What the Tech? Beware of Hackers Using Your Smart TV
A new survey by the research group Hub Entertainment Research, reveals that around 70% of U.S households have at least 1 smart TV and smart TVs make up over half of all TV sets in the home.
That’s over 86 million homes in the country with a television connected to the internet.
There are obvious advantages to having a connected TV (no need for a separate streaming device, and the ability to connect to a web browser on the largest screen in the house), these smart TVs also give hackers another route into your home and personal information.
In 2018, Consumer Reports warned about certain Samsung and Roku TV models being vulnerable to hackers. But before you decide to unplug your smart TV from the internet, there are a few things you can do to protect yourself.
Some smart TVs have cameras and microphones. Many manufacturers discontinued their models but Samsung still offers a few TVs with built-in cameras and mics. These TVs allow consumers to make Skype or other FaceTime-type calls to their friends and family. There’s some concern though that the mic and camera could “spy” on people if a hacker successfully connects to it.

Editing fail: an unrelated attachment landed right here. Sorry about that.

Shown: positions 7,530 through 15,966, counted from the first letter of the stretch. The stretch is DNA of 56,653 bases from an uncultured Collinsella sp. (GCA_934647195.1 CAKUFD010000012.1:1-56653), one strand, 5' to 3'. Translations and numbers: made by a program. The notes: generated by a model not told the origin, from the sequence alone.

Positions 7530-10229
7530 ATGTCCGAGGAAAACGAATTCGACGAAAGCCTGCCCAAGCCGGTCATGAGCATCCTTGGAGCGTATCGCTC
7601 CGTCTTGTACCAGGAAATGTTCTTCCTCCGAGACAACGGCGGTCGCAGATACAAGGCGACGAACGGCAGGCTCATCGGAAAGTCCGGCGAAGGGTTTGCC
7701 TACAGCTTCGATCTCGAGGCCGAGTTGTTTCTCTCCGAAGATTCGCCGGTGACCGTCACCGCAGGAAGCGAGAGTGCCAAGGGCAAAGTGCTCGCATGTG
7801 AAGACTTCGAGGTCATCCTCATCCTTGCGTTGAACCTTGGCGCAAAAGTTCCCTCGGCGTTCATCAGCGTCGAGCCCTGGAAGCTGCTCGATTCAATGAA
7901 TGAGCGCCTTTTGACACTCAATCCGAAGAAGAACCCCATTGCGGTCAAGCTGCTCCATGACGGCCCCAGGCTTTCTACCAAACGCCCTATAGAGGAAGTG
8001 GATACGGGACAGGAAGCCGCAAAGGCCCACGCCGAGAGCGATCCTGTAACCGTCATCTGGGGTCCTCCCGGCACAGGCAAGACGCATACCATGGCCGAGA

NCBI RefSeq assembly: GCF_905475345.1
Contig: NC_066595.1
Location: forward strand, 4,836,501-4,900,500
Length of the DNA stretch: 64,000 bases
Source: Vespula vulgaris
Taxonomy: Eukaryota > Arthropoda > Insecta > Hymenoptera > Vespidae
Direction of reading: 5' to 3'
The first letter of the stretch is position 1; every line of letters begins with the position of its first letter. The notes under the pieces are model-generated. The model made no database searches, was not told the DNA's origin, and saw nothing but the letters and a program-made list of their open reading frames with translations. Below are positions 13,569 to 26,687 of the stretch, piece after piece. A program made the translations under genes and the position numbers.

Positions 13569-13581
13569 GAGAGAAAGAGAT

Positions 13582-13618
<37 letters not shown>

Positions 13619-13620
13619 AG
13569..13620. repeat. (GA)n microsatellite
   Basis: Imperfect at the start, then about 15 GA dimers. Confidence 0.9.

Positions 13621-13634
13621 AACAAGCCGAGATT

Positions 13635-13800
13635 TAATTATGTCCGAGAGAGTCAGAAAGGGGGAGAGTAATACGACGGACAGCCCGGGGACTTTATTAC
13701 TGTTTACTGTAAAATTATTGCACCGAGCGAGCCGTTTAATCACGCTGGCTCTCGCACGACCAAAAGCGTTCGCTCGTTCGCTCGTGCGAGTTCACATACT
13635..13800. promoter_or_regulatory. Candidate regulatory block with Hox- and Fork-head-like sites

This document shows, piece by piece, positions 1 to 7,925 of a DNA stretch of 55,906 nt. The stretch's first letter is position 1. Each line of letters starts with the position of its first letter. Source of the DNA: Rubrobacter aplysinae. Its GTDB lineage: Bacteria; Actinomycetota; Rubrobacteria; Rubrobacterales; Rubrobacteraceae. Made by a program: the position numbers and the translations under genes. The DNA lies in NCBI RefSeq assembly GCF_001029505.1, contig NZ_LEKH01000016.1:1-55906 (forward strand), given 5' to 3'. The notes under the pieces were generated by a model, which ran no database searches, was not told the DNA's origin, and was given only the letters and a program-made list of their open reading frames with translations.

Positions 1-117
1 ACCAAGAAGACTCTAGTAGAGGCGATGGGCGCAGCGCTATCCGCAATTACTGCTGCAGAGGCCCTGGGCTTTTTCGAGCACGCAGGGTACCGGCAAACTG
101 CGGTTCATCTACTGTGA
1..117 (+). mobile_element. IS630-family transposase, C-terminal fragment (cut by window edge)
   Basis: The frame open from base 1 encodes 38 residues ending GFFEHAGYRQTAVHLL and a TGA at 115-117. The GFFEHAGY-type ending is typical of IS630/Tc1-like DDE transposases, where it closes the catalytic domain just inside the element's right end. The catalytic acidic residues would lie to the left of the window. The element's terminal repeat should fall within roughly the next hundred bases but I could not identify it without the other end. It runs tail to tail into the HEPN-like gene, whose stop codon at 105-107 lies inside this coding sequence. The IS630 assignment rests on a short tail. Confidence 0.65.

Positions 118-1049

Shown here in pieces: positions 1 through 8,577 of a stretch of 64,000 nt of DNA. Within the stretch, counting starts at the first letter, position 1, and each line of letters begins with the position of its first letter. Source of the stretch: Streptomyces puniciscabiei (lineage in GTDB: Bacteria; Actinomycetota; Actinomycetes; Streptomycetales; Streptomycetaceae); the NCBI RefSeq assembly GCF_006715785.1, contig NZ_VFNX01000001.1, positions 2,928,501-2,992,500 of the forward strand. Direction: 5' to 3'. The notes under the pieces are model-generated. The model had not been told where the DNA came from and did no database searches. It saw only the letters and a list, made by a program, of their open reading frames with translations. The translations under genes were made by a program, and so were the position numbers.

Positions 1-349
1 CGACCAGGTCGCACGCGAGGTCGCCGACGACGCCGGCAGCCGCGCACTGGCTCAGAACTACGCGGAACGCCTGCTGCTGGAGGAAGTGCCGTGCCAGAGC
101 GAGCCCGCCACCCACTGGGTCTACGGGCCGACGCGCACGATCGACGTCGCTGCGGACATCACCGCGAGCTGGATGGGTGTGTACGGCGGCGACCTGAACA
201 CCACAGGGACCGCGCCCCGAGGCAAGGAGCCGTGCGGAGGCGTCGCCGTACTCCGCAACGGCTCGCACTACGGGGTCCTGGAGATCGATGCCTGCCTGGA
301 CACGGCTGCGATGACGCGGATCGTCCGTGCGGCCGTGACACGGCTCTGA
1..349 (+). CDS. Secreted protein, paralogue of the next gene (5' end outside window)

If you suspect your TV might have a camera and microphone you should check around the edges for the camera. A microphone will be a smaller hole next to the camera. Again though, you likely won’t find a camera but if you do, you can cover it with a piece of tape. You might be able to disable them in settings.
One of the biggest vulnerabilities though is due to outdated firmware and default passwords. If you receive a notification of new updates while using the smart functions, install them right away. Most updates include security upgrades and fixes.
Double-check that your smart TV is using a different password that came with the TV.
Double-check the password on the WiFi router the TV is connected to. If you haven’t changed it since you first installed the router is may have a username and password such as “user” and “password”. Router passwords are available on the internet and hackers know how to use them to gain control of those routers and many of the things connected to them.
If you don’t have a smart TV now your next television likely will be as manufacturers earn more revenue from smart TVs than those not connected to the internet as they can sell data to companies in order to send targeted ads to viewers.
Is it smart to turn a smart TV dumb? Not necessarily, doing so disables the functionality you would like to use. The steps above may be all the protection you need.